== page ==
You know when people ask you "What's your favorite smell?" And usually responses are something like "night blooming jasmine" or "red roses" or "sun tan lotion." Not me. No, My answer is a roasting chicken in the oven right as you are about to take a sip of cold champagne and the bubbles are tickling your nose and you smell both things at once, harmoniously blending, for a split second. For now though, let's focus on the chicken. I have said it before and I'll say it again, "a roasting chicken in the oven is the best smell in the world". This still stand true for me, no doubt about it. There might be other meals I (might) enjoy more, but none who's aroma could stand up as well.
I haven't roasted a chicken in over 8 months. Blame it on the vegetarianism thing. I have not really eaten meat in over 7 months except for the occasional cheat out at Cafe Diva (if the duck tacos are on the appetizer list, you get them. Vegetarian or not.) Also, I've had the occasional prociutto bite on a cheese plate, but other than that, were talking nada. Meat free. Then, last Friday rolled around and I was making dinner for a lady who had hurt her shoulder and had two small children and could not cook very well by herself, given her injury. As I thought about what I should make, a very happy realization washed over me as I thought about how I could seize this opportunity to make some meat, by jove! And that's exactly what I was going to do. Not just any meat. I was going to roast a chicken dang it! I was weirdly excited by this. I really was. I lovingly took the bird out of it's wrapper and gave it the royal treatment. I'm telling you, not more than 5 minutes after putting that sucker in the oven my house smelled euphoric, and oh, how I missed that smell! Hot chicken fat and lemon, onions and olive oil can have that affect, and oh, how it had its way with me! You can keep your roses and sun tan lotion. I'm taking chicken, hands down. Make this chicken this week and see what I'm talking about. The aroma is pure magic.
If you have never roasted a chicken before, never fear, I have a fool proof method down pat. All you need to do is buy a chicken that is between 4 and 5 pounds. If you do that, you will be golden. Why? If you cook a 4 to 5 pound bird at a certain temperature for exactly 1 1/2 hours (1 1/4 hours if your oven runs really hot) it will be cooked perfectly, no questions asked. If you don't know how hot your oven runs, just check the chicken after 1 1/4 hours, by piercing the skin with a knife between the leg and thigh. if the juices run clear, you are golden. If they have a pink tinge to them, put it back in the oven and roast till the 1 1/2 hour mark and check again with the other thigh. It should be totally cooked through. If it's not, you likely picked a bird that weighed a little over 5 pounds and would have to cook it longer. Make sure you then follow the instructions for "resting" and you will be a very happy camper.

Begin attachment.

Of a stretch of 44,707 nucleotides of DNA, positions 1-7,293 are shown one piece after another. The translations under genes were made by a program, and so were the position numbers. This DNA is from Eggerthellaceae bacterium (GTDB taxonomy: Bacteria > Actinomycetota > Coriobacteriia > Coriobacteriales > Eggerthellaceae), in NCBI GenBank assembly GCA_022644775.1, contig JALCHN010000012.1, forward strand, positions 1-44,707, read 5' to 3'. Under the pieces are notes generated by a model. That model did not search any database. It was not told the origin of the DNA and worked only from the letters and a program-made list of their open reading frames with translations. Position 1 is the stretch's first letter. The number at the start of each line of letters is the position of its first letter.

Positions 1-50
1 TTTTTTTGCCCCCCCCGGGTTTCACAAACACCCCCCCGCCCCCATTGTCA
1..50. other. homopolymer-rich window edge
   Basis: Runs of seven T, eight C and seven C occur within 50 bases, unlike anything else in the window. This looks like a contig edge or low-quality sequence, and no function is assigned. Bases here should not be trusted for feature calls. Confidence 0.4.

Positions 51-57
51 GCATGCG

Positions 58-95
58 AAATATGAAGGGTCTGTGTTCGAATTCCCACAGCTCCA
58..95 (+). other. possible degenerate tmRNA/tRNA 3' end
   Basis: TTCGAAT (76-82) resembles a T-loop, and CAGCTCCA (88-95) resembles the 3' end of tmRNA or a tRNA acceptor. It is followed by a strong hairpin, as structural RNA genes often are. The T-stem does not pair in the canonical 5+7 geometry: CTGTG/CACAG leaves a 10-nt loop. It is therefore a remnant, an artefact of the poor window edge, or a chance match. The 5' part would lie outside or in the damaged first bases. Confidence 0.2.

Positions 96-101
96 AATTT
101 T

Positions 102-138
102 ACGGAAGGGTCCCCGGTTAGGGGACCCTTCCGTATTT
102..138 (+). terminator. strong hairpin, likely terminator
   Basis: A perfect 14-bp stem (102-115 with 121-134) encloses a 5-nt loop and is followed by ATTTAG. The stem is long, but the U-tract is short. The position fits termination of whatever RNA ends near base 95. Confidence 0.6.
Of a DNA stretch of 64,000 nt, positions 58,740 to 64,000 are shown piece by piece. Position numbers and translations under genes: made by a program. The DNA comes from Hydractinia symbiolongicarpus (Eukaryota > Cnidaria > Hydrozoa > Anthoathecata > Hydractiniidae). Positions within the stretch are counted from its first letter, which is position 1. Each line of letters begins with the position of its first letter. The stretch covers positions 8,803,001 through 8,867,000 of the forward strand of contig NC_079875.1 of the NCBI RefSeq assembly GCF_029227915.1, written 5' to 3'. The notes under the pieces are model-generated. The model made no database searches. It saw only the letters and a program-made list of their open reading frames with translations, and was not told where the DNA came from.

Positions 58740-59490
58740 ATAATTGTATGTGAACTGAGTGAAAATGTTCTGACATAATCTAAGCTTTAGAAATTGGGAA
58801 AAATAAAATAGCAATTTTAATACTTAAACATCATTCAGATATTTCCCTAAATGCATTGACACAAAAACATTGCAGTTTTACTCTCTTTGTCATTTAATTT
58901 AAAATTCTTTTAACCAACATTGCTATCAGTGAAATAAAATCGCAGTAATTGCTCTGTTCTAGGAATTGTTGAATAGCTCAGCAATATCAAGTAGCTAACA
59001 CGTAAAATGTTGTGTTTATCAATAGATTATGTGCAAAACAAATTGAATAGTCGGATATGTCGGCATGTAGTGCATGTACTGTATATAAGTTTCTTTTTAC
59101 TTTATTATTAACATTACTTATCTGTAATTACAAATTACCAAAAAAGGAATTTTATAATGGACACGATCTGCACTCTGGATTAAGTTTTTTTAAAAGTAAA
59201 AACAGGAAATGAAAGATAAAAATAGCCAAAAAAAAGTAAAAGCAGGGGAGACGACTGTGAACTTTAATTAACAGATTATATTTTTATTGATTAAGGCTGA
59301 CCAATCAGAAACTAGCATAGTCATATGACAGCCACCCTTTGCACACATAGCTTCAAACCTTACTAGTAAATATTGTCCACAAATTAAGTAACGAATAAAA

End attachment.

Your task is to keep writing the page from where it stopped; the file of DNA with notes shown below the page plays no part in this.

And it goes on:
The croutons for this is just some french bread cubed up and sauteed in olive oil, salt and pepper. It seasons the bread and toasts and dries it out so when you slice the chicken on top the juices get absorbed in the bread and it is possibly the best weeknight dinner you could ever have.
Lemon Roasted Chicken with Croutons
adapted from "Barefoot Contessa In Paris"
1 (4- to 5-pound) roasting chicken
1 large yellow onion, sliced
Good olive oil
Freshly ground pepper
2 lemons, quartered
2 tablespoons unsalted butter, melted
6 cups (3/4- inch) bread cubes (1 baguette or round boule)
Preheat oven to 425 degrees.
Take the giblets out of the chicken and wash it inside and out. Remove any excess fat and leftover pinfeathers. Toss the onion and wedges from half a lemon with a little olive oil in a small roasting pan. Place the chicken on top and sprinkle the inside of the cavity with salt and pepper. Place the lemons inside the chicken. Pat the outside of the chicken dry with pepper towels, brush it with the melted butter, and sprinkle with salt and pepper. Tie the legs together with kitchen string and tuck the wing tips under the body of the chicken.
Roast for 1 1/4 hours to 1 1/2 hours (I recommend roasting for 1 1/4 hours if the chicken is between 4 and 4 1/2 pounds, and 1 1/2 hours if it is between 4 1/2-5 pounds.) or until the juices run clear when you cut between the leg and the thigh. Cover with foil and allow to sit at room temperature for 15 minutes. (The onions may burn, but the flavor is good.)
Meanwhile, heat a large saute pan with 2 tablespoons of olive oil until very hot. Lower the heat to medium-low and saute the bread cubes, tossing frequently, until nicely browned, 8 to 10 minutes. Add more olive oil, as needed, and sprinkle with 1/2 teaspoon salt and 1/4 teaspoon pepper. place the croutons on a serving platter. Slice the chicken and place it, plus all the pan juices, over the croutons. Sprinkle with salt and serve warm.
I don't know how authentically French this is, but while Ina Garten (the writer of this recipe) was in Provence, a friend made this dish for them, and to her it is the essence of French country cooking. A simple roast chicken is sliced onto a bed of warm croutons so they soak up all those delicious juices. Um, yeah, sounds pretty appealing Ina, and it tastes even better. Trust me, I've made a few of these in my day.